Commentary from THE ANNOTATED
BOOK OF COMMON PRAYEREdited by JOHN HENRY BLUNT
Rivingtons, London, 1884
This day has been observed from the earliest ages of the Church as the Octave
of the Nativity, and from about the sixth century as both the octave of the
Nativity and the Feast of the Circumcision. From its coincidence with
the Kalends of January, on which the riotous and immoral festival of the Saturnalia
was kept by the Romans, it offered a great difficulty to the Church for some
centuries, and there were places and periods in which the Saturnalia were
so mixed up with the Christian feast that the observance of the latter was
Of the Circumcision there is no notice whatever in the Comes of St. Jerome,
the day being called Octava Domini , the Epistle being Gal. iii. 23, and the
Gospel the same as ours. In St. Gregory's Sacramentary the name of
the day is still the Octave of the Lord, and the Circumcision is not noticed
in the Collect; but in the proper Preface are the worlds, "per Christum Dominum
nostrum; eujus hodie Circumcisionis diem, et nativitatis octavum celebrantes;"
and the words of the Benediction, as printed above, are equally explicit.
In the Salisbury Missal the day is named as it now is in the Prayer
Book, but except in the Gospel there is not the slightest allusion to the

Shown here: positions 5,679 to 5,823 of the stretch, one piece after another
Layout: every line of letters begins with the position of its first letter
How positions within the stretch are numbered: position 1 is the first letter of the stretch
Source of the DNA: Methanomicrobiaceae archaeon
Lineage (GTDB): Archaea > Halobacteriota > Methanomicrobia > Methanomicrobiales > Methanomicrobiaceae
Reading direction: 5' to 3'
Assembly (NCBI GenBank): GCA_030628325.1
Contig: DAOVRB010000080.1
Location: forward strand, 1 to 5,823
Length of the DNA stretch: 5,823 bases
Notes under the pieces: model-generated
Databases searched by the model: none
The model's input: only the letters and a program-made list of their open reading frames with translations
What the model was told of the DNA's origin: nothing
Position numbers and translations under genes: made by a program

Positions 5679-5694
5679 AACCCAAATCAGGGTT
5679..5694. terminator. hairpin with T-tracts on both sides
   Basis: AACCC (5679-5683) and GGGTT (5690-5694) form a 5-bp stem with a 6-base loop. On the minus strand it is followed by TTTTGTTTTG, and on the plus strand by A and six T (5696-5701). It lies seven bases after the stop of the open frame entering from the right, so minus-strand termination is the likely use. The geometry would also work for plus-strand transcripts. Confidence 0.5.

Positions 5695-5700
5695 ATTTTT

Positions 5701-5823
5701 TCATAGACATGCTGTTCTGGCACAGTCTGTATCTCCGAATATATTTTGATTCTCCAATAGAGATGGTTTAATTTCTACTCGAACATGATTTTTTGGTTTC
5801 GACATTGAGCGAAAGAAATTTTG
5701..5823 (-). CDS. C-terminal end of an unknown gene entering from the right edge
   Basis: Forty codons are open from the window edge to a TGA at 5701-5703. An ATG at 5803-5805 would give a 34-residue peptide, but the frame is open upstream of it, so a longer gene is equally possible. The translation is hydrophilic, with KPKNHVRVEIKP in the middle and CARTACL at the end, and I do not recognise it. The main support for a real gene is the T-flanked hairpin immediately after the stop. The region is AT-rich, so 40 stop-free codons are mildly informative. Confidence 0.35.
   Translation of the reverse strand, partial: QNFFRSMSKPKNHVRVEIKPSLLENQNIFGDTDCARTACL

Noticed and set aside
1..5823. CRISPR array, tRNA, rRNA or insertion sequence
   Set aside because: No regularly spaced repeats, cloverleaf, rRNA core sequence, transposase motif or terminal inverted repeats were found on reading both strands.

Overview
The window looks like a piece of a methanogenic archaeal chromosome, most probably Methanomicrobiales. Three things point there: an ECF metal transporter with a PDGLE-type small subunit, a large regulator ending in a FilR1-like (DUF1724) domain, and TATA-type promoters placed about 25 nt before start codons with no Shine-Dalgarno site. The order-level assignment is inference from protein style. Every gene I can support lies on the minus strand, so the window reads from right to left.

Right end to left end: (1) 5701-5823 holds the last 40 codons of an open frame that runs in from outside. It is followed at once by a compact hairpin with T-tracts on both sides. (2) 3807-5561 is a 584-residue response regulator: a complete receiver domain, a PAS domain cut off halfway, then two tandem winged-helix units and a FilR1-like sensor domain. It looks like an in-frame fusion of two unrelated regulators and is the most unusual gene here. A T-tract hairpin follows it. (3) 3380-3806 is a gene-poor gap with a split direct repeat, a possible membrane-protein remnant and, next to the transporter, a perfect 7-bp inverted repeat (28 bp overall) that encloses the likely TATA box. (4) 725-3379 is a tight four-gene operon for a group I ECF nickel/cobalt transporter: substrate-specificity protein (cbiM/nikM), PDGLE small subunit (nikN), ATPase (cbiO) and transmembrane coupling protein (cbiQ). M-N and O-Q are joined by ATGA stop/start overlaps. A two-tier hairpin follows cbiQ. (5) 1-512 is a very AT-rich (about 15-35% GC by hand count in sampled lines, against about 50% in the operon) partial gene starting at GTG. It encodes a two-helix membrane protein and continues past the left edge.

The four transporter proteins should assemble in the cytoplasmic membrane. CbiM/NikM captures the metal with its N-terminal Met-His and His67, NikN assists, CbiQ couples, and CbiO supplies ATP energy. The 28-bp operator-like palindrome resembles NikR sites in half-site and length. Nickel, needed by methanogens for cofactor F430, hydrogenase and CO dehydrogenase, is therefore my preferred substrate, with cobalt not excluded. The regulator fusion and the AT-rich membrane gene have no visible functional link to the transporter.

festival as being connected with the Circumcision. In modern times the
tendency has been to observe the day as New Year's Day, overlooking, as far
as possible, its connection with the Nativity, as well as with the Circumcision.
The true idea of the day seems to be that it belongs to Christmas as its
Octave; but that as the three days after Christmas are specially honoured
by the Commemoration of Saints, so the Octave is supplemented with the Commemoration
of our Lord's Circumcision, to do still greater honour to the day of His Nativity.
The two are pleaded conjointly in the Litany, "By Thy holy Nativity
The Rubric at the end of the Gospel was inserted by Bishop Cosin. It
varies in a very important particular from the previous Rubric of 1552.
1552. If there be a Sunday between
the Epiphany and the Circumcision: then
In the Scottish Prayer Book of 1637 the Rubric stood as in that of 1552,
with the addition, "So likewise, upon every other day from the time of the
Circumcision to the Epiphany." Either daily celebration of the Holy
Communion was not contemplated in 1552, or the omission of any mention of
it in this Rubric was an oversight. In 1637 and 1662 it was clearly
shall be used the
same Collect, Epistle, and Gospel, at the Communion,
which we used upon
the day of Circumcision.
1662. The same Collect, Epistle, and Gospel, shall
serve for every day after
unto the Epiphany.
January 1st was never in any way connected with the opening of the Christian
year; and the religious observance of this day has never received any sanction
from the Church, except as the Octave of Christmas and the Feast of the Circumcision.
The spiritual 'point' of the season all gathers about Christmas: and
as the modern New Year's Day is merely conventionally so (New Year's Day being
on March 25th until the middle of the eighteenth century), there is no reason
why it should be allowed at all to dim the lustre of a day so important to
all persons and all ages as Christmas Day.